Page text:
Some demos were ‘demonstration’ in the sense of being designed to sell hardware in stores. They appear with new formats … vinyl 45s, vinyl LPs, stereo, quadraphonic, CD, SACD, DVD, blu-ray and so on (and on).
See also the stereo page. (linked)
The UK was much later in adopting stereo. This 1968 EP from EMI was 5/- when EPs generally cost 12/6d. It was designed to promote stereo and sell LPs. The aim would have been consumers.
Link to the Quadaphonic page
The Quadraphonic sampler for Quadra Disc, the JVC format is an example. It’s not for sale. While it takes its tracks from WEA (Warner, Elektra, Atlantic) the little sticker JVC hi fi demonstrates why it wasn’t for sale … it was for shops to demonstrate the hardware of quad systems.
There are recordings that hardware shops choose to use to show off equipment.
Dire Straits Brothers In Arms sold so many CD players for Philips. Shops selling Philips CD players didn’t have to buy their copies either. The album was the first CD ever to sell a million copies. A friend who worked in a hi fi shop said they demonstrated with it. People instantly bought a copy.
When CD was in its infancy, hifi manufacturers like Meridian, Denon and Linn produced CD samplers, often given with hifi magazines. These were aimed at consumers, but stores often had copies provided with the equipment. There were additional ones which only went to stores too.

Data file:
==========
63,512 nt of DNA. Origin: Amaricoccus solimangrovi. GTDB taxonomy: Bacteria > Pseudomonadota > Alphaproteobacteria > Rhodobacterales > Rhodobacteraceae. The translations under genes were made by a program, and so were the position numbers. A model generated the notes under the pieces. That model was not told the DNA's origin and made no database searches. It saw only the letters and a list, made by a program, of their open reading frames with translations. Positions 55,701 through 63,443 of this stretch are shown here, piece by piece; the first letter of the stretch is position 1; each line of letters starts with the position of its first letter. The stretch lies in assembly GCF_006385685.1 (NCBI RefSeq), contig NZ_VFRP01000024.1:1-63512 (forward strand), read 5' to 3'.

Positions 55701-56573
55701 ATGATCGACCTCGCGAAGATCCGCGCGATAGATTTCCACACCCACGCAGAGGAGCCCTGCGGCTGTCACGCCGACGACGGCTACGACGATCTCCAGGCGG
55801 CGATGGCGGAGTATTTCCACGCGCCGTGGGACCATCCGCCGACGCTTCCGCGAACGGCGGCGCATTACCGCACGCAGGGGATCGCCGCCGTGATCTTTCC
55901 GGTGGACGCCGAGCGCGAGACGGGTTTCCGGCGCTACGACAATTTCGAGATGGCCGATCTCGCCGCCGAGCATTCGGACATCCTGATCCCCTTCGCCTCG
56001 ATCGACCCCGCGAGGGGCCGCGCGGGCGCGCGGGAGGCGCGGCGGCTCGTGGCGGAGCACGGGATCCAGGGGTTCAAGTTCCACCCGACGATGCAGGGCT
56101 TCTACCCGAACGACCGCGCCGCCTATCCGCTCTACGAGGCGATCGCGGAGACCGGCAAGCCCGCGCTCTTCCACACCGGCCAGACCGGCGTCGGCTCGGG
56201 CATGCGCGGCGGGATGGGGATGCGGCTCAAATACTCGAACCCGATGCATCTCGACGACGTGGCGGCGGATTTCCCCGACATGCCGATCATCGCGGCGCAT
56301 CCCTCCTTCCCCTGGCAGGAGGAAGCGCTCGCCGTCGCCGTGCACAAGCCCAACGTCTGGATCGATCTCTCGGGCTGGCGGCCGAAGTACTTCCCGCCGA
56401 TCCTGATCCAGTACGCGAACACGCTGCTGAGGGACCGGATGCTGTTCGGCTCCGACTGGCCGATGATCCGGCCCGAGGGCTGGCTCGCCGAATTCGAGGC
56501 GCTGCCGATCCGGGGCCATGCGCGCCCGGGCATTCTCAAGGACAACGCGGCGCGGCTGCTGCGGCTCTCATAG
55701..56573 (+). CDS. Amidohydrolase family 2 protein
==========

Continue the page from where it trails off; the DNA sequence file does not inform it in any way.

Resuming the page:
Linn and Denon had their own labels too, which muddied the waters. A vinyl purist friend was horrified to see Linn (known for turntables) promoting CDs.
The lettering around the centre hole (too small for most to notice) gives the intent away:
With the SACD format, Rolling Stone took the unusual step of a free SACD covermount disc to demonstrate the format (though how you played it at its best unless you had an SACD player, or a DVD player which supported SACD is another question.) Though like Quadraphonic, it was compatible with an ordinary CD player. The ploy was ‘Buy the SACD version now, then you won’t have to upgrade later.’ It was mainly sourced from Sony, though EMI and MCA chipped in with tracks as it was a common interest. It is also a great sampler … look at the track list.
A favourite for promoting video sound systems was Hell Freezes Over by The Eagles. It was a perfect demo because on Hotel California, they come in one by one and build up. A familiar tune helps. Oddly it’s only stereo, but I heard it when I complained that my first 5.1 system was great for car crashes and explosions, but terrible for music. They played Hotel California through the MK system they were promoting to show that the sub-woofer could do bass guitar tightly as well as booming thunderstorms.
Then they played Joshua Judges Ruth by Lyle Lovett to show 5.1 sound. That has the gospel choir in the balcony of the church (on Church) above and behind you,
I bought the system – and they gave me a shrink-wrapped Hell Freezes Over DVD as a starter from a box full. Then offered to sell me Joshua Judges Ruth. I bought one from the small stack.